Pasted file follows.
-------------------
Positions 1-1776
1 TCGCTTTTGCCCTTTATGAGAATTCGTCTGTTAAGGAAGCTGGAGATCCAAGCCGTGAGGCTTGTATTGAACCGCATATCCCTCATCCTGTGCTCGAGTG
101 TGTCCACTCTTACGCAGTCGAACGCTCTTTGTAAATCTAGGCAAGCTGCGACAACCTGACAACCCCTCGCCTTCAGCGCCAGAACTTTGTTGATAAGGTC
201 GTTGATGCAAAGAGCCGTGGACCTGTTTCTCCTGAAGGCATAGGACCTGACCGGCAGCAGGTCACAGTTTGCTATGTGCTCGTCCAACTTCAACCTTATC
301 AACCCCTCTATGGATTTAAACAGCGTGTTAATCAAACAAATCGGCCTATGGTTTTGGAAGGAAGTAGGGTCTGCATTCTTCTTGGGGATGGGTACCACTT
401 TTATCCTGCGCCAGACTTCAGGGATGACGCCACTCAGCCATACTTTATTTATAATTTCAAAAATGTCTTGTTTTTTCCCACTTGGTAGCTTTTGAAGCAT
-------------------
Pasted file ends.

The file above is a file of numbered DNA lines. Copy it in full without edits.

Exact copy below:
Positions 1-1776
1 TCGCTTTTGCCCTTTATGAGAATTCGTCTGTTAAGGAAGCTGGAGATCCAAGCCGTGAGGCTTGTATTGAACCGCATATCCCTCATCCTGTGCTCGAGTG
101 TGTCCACTCTTACGCAGTCGAACGCTCTTTGTAAATCTAGGCAAGCTGCGACAACCTGACAACCCCTCGCCTTCAGCGCCAGAACTTTGTTGATAAGGTC
201 GTTGATGCAAAGAGCCGTGGACCTGTTTCTCCTGAAGGCATAGGACCTGACCGGCAGCAGGTCACAGTTTGCTATGTGCTCGTCCAACTTCAACCTTATC
301 AACCCCTCTATGGATTTAAACAGCGTGTTAATCAAACAAATCGGCCTATGGTTTTGGAAGGAAGTAGGGTCTGCATTCTTCTTGGGGATGGGTACCACTT
401 TTATCCTGCGCCAGACTTCAGGGATGACGCCACTCAGCCATACTTTATTTATAATTTCAAAAATGTCTTGTTTTTTCCCACTTGGTAGCTTTTGAAGCAT